“The liveliest times of year are the country and bluegrass festival at the end of August, and the West Cork festival in June. Otherwise, the surrounding countryside is perfect for strolling, with neolithic caves, Norman ruins and lush lagoons stuffed with kingfishers and egrets. The coast is replete with romantic coves and long, sandy beaches, such as the surf-and family-friendly Blue Flag beach at Inchydoney Island. And if grilled pig’s off al is your thing, you’ll find the Clonakilty black pudding second to none!”
A SPECIAL PLACE IN ITALY
ALDO ZILLI, CELEBRITY SUPER CHEF
“My favourite spot is Pescara, where I go on family holidays. We stay at the Sporting Hotel Villa Maria (www.sportingvillamaria.it), which has a spa that my wife adores. And my kids love it, as it has beautiful green grounds surrounding a great swimming pool. It is only 15 minutes from Pescara airport and five minutes from the beach. I love this pocket of Italy, and I really like that it always makes me think of my brother, the priest, who christened my son here.
“My favourite time to visit is September because by then most of the tourists have left, but it is still very hot. When I’m in the city, I take the family to my favourite restaurant, Taverna 58 (www.taverna58.it) in Pescara old town – it serves the most amazing regional food. A must, if you’re in the area, is a trip to the Parco Nazionale della Majella, the truly beautiful national park that also has some brilliant little restaurants at very reasonable rates.”
ALDO’S NEW VEGETARIAN RESTAURANT, ZILLI GREEN, IS NOW OPEN IN LONDON’S SOHO, WWW.ZILLIALDO.COM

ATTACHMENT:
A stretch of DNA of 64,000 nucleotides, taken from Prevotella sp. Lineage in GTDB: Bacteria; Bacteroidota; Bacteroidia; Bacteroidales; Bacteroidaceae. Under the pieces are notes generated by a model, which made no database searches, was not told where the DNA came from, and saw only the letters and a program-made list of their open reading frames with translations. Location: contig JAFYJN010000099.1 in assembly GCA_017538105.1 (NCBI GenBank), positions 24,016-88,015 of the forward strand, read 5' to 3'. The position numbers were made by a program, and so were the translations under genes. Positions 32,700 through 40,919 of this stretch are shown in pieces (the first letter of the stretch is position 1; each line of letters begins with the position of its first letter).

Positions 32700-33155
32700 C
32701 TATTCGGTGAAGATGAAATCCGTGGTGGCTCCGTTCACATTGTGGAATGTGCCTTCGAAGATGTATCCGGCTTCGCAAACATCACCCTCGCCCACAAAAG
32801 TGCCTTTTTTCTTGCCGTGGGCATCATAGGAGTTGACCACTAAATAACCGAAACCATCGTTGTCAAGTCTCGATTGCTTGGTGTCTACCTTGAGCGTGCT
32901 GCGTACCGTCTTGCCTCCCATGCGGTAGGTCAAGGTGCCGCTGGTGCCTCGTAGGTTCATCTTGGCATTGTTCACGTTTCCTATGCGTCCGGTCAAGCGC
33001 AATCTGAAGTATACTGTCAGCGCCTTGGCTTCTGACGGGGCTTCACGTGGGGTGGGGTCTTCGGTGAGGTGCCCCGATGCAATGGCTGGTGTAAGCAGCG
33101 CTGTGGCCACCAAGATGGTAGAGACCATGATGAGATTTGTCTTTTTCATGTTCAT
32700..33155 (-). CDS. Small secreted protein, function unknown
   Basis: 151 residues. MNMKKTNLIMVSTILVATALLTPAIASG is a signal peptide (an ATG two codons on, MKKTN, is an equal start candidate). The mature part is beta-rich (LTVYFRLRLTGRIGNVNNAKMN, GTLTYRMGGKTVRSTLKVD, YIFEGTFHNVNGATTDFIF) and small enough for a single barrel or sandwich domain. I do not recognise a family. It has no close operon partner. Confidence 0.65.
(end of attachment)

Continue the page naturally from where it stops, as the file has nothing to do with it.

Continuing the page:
ANTXON OTAEGUI, WINDSURFING ACE
“It’s not easy to find, but to get to my favourite beach is well worth the effort. You need to drive towards Orzola, right at the top of Lanzarote, and if you get to a beautiful fishing harbour you’ve gone too far. You need to exit before that – you’re looking for a dirt road on the left about 3km long that will take you right to a tiny, 150m beach. It has magnificent white sand, is next to a high cliff, and the water is clear blue. It’s never crowded here and you’re surrounded by nature. There’s no construction anywhere nearby, the skies are always clear and because of the cliff the wind never really picks up.
“About 7km away is a town called Arrieta where there is a nice restaurant called El Amanecer. I always order the cherne, a kind of fish, and have it with papas arrugadas, a local potato dish. If I fancy a little activity, I will head down to the harbour at Orzola and take a boat to another island called La Graciosa. It’s so small it makes Lanzarote seem enormous!”
TAMARA ECCLESTONE, JET-SETTING MODEL
“Being half-Croatian means I spent a lot of my childhood in Croatia and most of my family still lives there. I holiday in the country most summers with my friends and my family. When people think of Croatia for holidays most of them will immediately talk about Hvar and Bol which are both amazing, but my favourite spot is a little-known place called Nin. Nin is about 10 miles from Zadar and is in the middle of a lagoon connected to the mainland by two very old bridges - and is surrounded by beautiful sandy beaches.
“There’s much to love about Nin, from the beaches to the culture and the architecture. For anyone wanting memorable sights it has the smallest cathedral in the world. For foodies like me there is the Sokol food fiesta, and for those that just want sand, sun and sea it has that in abundance, and the beaches are great for families. A little-known fact is that it’s also home to a unique mud called ‘peloid’, which has been used for medical purposes for more than 30 years.”
TAMARA ECCLESTONE IS AN AMBASSADOR FOR SPORT RELIEF 2010, WWW.SPORTRELIEF.COM